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D3.9: Study on the Impact of Trusted Computing on Identity and Identity Management

TCG Software Stack (TSS) Specification Overview  Title:
 Trusted Computing beyond the TCG Specifications


Trusted Network Connect (TNC) Specification Overview

In May 2004 the TCG published the first specification [98] from the Trusted Network Connect (TNC) Work Group. This specification should be a vendor independent network standard that enhances network security by combining network access control with trusted computing. The goal is to integrate the concepts of trusted computing with existing network access control mechanisms. 


Concept of Trusted Network Connect

The overall goal of TNC is to prevent compromise of the hosts that connect to a network or other network resources and thus the network itself. The specification suggests platform authentication through a proof of identity in combination with the integrity status of the platform that wants to connect to a network. 

Therefore network access control is based on extended attributes like platform authentication (e.g. by using an AIK), endpoint compliance or software state information which are collected as described in section 3.1.4 and attested to a remote verifier. Based on the integrity information reported by the platform and its proof of identity the verifying instance is able to decide whether it is save to extend the network to that platform.

This kind of network access requires an extension of existing network access policies concerning endpoint compliance, network access, assessment, isolation and repairing. The endpoint compliance policy should establish a level of trust by ensuring that a machine that actually gets network access has a certain software state, e.g., that its operating system, services and applications are of specific versions and running properly. The access policy should also handle machine and/or user authentication before granting network access. A policy for assessment, isolation and remediation should ensure that machines that do not comply with security policies will not be able to get network access and are eventually repaired to meet the security policy requirements again in order to be able to regain network access. This can be done by isolating them in an separate network environment which only allows access to a special server that provides software or virus signature updates for the infected client. Since TNC should integrate with conventional network access control solutions it uses a common three party model consisting of an Access Requester (AR), a Policy Decision Point (PDP) and a Policy Enforcement Point (PEP) as presented in figure 6. The AR might be a VPN Client or 802.1X Supplicant that requests access to a protected network. The AR’s request is processed by a PDP which might be a software component of a RADIUS (Remote Authentication Dial In User Service, see RFC 2865 and RFC 2866) server that validates the information provided by the AR (including platform authentication and integrity credentials) against previously defined network access policies. These policies should include integrity and identity aspects of the requesting platform. The PDP reports its decision (access granted or denied) to a PEP which might be a VPN gateway, switch, firewall or 802.11 Access Point that actually allows full or partial network access or denies it completely according to the PDP’s decision.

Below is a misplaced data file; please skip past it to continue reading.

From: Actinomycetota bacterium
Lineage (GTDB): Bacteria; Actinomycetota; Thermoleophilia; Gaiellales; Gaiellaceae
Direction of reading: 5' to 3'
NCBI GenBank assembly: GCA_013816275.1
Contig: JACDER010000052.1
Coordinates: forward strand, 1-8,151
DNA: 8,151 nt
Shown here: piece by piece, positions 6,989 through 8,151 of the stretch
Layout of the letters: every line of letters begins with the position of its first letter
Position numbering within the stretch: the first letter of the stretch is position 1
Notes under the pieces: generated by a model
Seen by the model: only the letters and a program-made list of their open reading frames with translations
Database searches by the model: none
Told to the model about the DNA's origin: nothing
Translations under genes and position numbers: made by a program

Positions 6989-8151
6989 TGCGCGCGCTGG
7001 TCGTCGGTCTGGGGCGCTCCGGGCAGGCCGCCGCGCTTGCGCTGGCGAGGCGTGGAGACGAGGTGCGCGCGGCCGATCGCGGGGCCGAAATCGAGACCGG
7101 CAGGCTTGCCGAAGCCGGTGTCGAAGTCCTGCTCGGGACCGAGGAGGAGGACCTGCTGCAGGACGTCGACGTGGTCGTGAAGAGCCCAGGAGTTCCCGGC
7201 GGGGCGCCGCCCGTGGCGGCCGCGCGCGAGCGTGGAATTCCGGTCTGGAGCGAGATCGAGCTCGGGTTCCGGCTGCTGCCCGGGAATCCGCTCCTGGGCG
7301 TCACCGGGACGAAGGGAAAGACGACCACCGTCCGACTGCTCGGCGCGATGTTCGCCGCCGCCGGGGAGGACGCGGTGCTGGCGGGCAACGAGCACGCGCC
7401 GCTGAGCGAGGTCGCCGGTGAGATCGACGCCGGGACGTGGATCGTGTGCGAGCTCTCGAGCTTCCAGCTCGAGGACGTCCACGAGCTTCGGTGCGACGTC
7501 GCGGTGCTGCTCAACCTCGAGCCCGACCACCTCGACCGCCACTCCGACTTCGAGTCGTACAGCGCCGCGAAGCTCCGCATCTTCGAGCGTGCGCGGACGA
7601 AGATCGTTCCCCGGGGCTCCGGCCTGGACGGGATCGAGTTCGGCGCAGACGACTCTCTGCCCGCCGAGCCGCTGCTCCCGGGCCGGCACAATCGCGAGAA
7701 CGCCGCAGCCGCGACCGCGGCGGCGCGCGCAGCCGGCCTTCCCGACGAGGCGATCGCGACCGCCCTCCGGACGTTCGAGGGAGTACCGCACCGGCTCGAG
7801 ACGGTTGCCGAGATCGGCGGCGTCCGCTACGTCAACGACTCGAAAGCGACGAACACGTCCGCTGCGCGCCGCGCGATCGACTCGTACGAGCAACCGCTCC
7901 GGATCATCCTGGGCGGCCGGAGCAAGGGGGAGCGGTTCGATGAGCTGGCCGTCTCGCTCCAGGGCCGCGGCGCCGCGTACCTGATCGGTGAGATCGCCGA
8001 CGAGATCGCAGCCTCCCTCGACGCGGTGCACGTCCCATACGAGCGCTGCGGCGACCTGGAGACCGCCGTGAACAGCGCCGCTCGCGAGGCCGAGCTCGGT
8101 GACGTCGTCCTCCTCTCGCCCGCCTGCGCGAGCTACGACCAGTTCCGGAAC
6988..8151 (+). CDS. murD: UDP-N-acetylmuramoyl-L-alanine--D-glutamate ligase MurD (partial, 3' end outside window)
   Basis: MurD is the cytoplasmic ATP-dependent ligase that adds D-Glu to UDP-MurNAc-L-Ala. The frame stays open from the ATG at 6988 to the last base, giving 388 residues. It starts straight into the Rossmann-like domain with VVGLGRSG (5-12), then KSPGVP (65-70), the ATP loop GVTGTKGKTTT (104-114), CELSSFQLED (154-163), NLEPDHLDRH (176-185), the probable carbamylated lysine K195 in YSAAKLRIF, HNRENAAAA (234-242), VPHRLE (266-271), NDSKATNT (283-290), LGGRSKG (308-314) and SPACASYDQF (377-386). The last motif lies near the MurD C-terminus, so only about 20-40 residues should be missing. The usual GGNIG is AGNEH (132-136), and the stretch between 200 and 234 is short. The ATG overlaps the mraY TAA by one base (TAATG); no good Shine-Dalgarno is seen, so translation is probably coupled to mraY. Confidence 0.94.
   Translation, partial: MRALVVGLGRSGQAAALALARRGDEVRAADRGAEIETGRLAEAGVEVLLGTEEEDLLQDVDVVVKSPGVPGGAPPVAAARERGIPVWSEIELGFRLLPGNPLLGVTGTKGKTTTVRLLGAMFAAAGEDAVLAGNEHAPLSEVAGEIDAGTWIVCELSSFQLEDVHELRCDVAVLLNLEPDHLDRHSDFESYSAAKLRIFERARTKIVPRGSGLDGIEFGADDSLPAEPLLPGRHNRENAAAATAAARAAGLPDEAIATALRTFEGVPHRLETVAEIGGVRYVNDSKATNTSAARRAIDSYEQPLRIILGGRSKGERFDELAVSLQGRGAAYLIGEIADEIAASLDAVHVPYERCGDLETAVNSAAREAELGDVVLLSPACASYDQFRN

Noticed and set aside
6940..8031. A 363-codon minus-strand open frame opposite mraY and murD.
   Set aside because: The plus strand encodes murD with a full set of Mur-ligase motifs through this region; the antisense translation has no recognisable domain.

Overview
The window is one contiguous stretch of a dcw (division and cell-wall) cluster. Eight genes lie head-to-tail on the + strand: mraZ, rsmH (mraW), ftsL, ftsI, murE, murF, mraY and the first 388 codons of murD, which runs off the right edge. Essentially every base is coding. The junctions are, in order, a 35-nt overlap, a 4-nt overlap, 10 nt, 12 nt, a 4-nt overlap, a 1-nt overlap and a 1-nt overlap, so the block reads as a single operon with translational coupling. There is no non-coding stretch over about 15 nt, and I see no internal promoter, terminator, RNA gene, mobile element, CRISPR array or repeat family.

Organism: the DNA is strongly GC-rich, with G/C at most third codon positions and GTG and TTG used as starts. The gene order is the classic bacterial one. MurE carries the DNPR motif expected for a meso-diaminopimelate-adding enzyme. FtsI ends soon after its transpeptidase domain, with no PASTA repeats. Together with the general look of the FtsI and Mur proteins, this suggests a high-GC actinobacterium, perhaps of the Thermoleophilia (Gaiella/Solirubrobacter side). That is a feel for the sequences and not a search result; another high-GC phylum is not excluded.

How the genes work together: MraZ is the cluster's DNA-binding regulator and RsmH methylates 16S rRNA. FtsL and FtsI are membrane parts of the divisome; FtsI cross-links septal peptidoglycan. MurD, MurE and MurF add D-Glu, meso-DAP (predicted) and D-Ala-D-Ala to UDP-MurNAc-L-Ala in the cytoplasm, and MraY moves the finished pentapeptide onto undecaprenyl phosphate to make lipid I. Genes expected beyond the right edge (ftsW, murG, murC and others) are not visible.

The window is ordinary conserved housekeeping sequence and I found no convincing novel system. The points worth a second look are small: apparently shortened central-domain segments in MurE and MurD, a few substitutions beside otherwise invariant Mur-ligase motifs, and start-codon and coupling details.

Fig6: The TNC Three Party Model 


TNC also aims to enhance existing authentication, authorization and accounting (AAA) protocols developed and standardized by the IETF such as RADIUS or Diameter (RFC 3588) by adding the ability to measure and report the state of the endpoint platform as part of the authentication and authorization process.


Currently Supported Technologies

There are several technologies available that provide support for the TNC architecture. These include network access, message transport and authentication server technologies of which an overview will be given in the next paragraphs like 802.1x [78].


IEEE 802.1X 


IEEE 802 [78] refers to a family of IEEE standards about local and metropolitan area networks. The IEEE 802.1 set of standards (collectively named 802.1X) are mainly concerned with port-based network admission control.